ColoradoCare could also refuse to pay for advanced cancer drugs if it judges their cost is too high relative to the additional months of life they promise to produce. That’s what happens in Britain. It has the worst cancer survival rates in western Europe.
Given the obsession the Amendment’s backers have with cost control, it is almost certain ColoradoCare’s coverage will look more like Medicaid than employer provided insurance.
The second thing that Colorado can do is levy taxes. The Amendment imposes a new 10 percent payroll tax and a new 10 percent tax on all non-wage income. Individuals and employers pay these taxes whether they buy health insurance or not. If Colorado gets federal approval for an Obamacare 1332 waiver, employer sponsored insurance will disappear in a flash as employers dump their plans without penalty.
Medicaid will operate as it always has except ColoradoCare will contract with Colorado to be the state’s Medicaid provider. Low-income families will find that their formerly free care will now cost an additional 10 percent of their paychecks.
People on Medicare who think they have already paid for their insurance with Part B and Part D premiums will find they must pay more: the new tax on wage income and an additional 10 percent tax on pensions, annuities, IRA and 401(k) withdrawals, rents, dividends, and interest. Although Colorado state law currently exempts $24,000 of retirement income from taxation for each person 65 or older, the exemption is in statute and can be eliminated by a cash strapped legislature.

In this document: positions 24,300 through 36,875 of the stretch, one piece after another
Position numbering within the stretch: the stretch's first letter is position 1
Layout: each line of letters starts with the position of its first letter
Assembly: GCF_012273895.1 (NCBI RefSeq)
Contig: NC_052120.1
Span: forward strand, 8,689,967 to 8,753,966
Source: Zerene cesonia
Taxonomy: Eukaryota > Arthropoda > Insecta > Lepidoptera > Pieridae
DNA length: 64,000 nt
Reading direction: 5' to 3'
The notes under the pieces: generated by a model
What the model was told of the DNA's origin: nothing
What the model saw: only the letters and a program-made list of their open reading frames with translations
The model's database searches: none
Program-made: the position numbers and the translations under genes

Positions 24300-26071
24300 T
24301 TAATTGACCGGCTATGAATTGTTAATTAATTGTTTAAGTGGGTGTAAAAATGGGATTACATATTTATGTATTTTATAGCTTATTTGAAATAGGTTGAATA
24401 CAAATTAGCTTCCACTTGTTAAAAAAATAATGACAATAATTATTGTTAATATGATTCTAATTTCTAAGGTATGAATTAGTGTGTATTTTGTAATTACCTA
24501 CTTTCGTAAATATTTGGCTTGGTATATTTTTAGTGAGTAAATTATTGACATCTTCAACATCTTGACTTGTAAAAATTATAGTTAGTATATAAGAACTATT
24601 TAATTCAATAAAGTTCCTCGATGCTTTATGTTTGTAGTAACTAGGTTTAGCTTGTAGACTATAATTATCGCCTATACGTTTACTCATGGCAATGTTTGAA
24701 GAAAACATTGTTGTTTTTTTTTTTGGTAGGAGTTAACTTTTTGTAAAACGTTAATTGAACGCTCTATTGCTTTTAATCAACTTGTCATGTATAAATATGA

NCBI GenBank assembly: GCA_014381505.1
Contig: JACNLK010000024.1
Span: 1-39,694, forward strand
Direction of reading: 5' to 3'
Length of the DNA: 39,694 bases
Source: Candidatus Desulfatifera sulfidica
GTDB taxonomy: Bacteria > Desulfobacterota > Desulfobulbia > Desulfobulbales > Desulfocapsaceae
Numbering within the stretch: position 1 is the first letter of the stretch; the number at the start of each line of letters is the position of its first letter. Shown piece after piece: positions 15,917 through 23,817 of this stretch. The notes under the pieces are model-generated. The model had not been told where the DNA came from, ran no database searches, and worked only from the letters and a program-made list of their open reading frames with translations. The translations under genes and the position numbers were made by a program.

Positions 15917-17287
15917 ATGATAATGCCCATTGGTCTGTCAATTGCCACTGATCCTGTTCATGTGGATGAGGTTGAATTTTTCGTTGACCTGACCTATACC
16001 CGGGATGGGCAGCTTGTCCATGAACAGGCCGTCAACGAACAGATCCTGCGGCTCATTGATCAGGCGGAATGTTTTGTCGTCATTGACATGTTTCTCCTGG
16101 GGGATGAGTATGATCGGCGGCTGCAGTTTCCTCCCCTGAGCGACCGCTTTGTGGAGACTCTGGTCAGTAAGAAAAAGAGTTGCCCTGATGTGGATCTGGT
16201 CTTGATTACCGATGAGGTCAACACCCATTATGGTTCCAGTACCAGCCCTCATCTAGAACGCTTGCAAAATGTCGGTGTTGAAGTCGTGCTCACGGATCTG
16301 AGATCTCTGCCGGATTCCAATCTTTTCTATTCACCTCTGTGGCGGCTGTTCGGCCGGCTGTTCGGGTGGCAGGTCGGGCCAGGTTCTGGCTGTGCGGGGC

That brings us to the way ColoradoCare will actually function. In addition to setting the price state licensed providers can accept for every medical product and service, ColoradoCare will operate a central billing and payments system to track and control payments. It will operate a central purchasing system to negotiate for all drugs, medical devices, and other products. It will create a central database of medical records for control, management, and research.
Independent estimates show that ColoradoCare’s budget will not balance without additional tax increases. Those who wrote Amendment 69 foresaw this. ColoradoCare can hold an election to increase taxes once a year. The Amendment exempts the tax increase elections from all existing Colorado fair election laws. ColoradoCare will set the rules for all of its elections, determine who can vote in them, set them up, and certify their results.
Want a tax increase? It’s simple. Schedule the vote for tomorrow at the top of Pike’s Peak and bus your supporters in.
Though the elected Board in control of ColoradoCare cannot be recalled by voters, it can purge troublesome members by a majority vote and handpick their replacements. As icing on the corrupt elections cake, Amendment 69 allows ColoradoCare to accept gifts, grants, and donations from any source.